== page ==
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Luther Allison

ON AIR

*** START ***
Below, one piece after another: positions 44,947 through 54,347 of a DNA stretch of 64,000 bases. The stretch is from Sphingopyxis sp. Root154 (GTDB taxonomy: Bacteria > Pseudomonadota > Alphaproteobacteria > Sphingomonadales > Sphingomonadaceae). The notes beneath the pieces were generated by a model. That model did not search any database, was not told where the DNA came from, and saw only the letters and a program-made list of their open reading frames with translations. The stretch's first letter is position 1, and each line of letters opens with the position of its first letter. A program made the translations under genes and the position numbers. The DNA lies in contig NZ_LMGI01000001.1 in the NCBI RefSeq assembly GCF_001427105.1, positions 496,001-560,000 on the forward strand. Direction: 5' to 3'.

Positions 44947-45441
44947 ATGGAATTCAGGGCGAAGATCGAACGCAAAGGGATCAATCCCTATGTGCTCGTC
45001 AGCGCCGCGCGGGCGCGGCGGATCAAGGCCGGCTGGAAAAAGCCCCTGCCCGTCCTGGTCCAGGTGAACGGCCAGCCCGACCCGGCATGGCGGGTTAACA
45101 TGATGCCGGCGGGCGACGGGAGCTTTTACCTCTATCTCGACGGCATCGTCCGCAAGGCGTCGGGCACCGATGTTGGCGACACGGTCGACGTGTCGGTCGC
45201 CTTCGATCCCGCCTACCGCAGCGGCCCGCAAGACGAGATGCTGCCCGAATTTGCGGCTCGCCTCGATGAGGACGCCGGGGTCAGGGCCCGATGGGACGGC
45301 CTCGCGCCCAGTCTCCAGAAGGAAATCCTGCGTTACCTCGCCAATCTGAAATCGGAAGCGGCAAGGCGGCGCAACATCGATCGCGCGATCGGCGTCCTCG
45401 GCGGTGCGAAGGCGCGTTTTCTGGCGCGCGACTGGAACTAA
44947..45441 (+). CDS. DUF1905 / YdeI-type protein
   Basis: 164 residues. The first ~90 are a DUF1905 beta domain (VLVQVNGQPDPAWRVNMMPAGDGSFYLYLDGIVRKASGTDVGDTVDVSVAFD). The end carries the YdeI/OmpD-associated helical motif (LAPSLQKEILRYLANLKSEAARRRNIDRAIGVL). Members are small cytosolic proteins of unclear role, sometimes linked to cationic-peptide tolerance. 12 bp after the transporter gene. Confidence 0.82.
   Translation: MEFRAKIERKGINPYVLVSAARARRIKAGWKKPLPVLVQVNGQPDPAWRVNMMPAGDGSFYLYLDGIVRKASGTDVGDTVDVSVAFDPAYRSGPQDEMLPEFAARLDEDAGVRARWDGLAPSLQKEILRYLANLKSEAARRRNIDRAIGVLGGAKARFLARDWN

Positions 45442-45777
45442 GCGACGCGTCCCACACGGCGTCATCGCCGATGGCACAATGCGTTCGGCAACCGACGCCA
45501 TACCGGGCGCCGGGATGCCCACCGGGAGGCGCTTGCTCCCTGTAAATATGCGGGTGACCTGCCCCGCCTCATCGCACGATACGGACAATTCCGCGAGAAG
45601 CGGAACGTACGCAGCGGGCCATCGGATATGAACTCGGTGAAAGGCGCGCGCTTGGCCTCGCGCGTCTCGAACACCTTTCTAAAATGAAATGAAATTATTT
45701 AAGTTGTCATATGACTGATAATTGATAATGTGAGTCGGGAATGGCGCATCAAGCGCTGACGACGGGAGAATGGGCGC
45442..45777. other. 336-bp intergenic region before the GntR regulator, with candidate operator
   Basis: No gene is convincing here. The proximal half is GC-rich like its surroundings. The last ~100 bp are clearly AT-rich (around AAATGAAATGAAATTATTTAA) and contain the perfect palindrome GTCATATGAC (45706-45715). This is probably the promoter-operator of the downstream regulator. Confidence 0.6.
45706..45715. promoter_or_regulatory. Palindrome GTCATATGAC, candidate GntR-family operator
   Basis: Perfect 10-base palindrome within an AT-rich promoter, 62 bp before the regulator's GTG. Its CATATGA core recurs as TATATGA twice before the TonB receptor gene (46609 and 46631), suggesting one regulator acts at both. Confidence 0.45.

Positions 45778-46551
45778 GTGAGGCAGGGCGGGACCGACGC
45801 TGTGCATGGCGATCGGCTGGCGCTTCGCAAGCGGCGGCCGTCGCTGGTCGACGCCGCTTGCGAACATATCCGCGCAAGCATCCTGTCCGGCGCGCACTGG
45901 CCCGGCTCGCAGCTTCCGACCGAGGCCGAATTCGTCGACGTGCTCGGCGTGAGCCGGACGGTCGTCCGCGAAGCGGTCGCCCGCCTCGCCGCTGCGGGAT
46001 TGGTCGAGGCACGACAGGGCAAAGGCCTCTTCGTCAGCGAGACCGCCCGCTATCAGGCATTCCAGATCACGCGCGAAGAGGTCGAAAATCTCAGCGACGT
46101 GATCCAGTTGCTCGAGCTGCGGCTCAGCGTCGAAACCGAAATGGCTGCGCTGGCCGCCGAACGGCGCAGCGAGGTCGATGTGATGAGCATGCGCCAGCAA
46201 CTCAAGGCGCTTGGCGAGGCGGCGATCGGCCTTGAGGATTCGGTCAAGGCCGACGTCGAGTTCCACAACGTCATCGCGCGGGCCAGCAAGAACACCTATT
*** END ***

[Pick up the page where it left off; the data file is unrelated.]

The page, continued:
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An American-born guitarist, singer, and songwriter who lived in France since 1980, Luther Allison was the man to book at blues festivals in the mid-'90s. Allison's comeback into the mainstream was ushered in by a recording contract with an American record company, Chicago-based Alligator Records. After he signed with Alligator in 1994, Allison's popularity grew exponentially and he worked steadily until his death in 1997. Born August 17, 1939, in Widener, AR, Allison was the 14th of 15 children, the son of cotton farmers. His parents moved to Chicago when he was in his early teens, but he had a solid awareness of blues before he left Arkansas, as he played organ in the church and learned to sing gospel in Widener as well. Allison recalled that his earliest awareness of blues came via the family radio in Arkansas, which his dad would play at night. Allison recalls listening to both the Grand Ole Opry and B.B. King on the King Biscuit Show on Memphis' WDIA. Although he was a talented baseball player and had begun to learn the shoemaking trade in Chicago after high school, it wasn't long before Allison began to focus more of his attention on playing blues guitar. Allison had been hanging out in blues clubs all through high school, and with his brother's encouragement, he honed his string-bending skills and powerful, soul-filled vocal technique. It was while living with his family on Chicago's West Side that he had his first awareness of wanting to become a full-time bluesman, and he played bass behind guitarist Jimmy Dawkins, who Allison grew up with. Also in Allison's neighborhood were established blues greats like Freddie King, Magic Sam, and Otis Rush. He distinctly remembers everyone talking about Buddy Guy when he came to town from his native Louisiana. After the Allison household moved to the South Side, they lived a few blocks away from Muddy Waters, and Allison and Waters' son Charles became friends. When he was 18 years old, his brother showed him basic chords and notes on the guitar, and the super bright Allison made rapid progress after that. Allison went on to "blues college" by sitting in with some of the most legendary names in blues in Chicago's local venues: Muddy Waters, Elmore James, and Howlin' Wolf among them. His first chance to record came with Bob Koester's then-tiny Delmark Record label, and his first album, Love Me Mama, was released in 1969. But like anyone else with a record out on a small label, it was up to him to go out and promote it, and he did, putting in stellar, show-stopping performances at the Ann Arbor Blues Festivals in 1969, 1970, and 1971. After that, people began to pay attention to Luther Allison, and in 1972 he signed with Motown Records. Meanwhile, a growing group of rock & roll fans began showing up at Allison's shows, because his style seemed so reminiscent of Jimi Hendrix and his live shows clocked in at just under four hours! Although his Motown albums got him to places he'd never been before, like Japan and new venues in Europe, the recordings didn't sell well. He does have the distinction of being one of a few blues musicians to record for Motown. Allison stayed busy in Europe through the rest of the 1970s and 1980s, and recorded Love Me Papa for the French Black and Blue label in 1977. He followed with a number of live recordings from Paris, and, in 1984, he settled outside of Paris, since France and Germany were such major markets for him. At home in the U.S., Allison continued to perform sporadically, when knowledgeable blues festival organizers or blues societies would book him. As accomplished a guitarist as he was, Allison wasn't a straight-ahead Chicago blues musician. He learned the blues long before he got to Chicago. What he did so successfully is take his base of Chicago blues and add touches of rock, soul, reggae, funk, and jazz. Allison's first two albums for Alligator, Soul Fixin' Man and Blue Streak, are arguably two of his strongest. His talents as a songwriter are fully developed, and he's well-recorded and well-produced, often with horns backing his band. Another one to look for is a 1992 reissue on Evidence, Love Me Papa. In 1996, Motown reissued some of the three albums worth of material he recorded for that label (between 1972 and 1976) on compact disc. Well into his mid-50s, Allison continued to delight club and festival audiences around the world with his lengthy, sweat-drenched, high-energy shows, complete with dazzling guitar playing and inspired, soulful vocals. He continued to tour and record until July of 1997, when he was diagnosed with inoperable lung cancer. Just over a month later, he died in a hospital in Madison, WI; a tragic end to one of the great blues comeback stories. 1998's posthumous Live in Paradise captured one of his final shows, recorded on La Reunion Island in April 1997. Thomas Ruf, who was inspired by and became a friend of Allison's shortly before the bluesman's death, issued Underground on Ruf Records in 2007. ~ Richard Skelly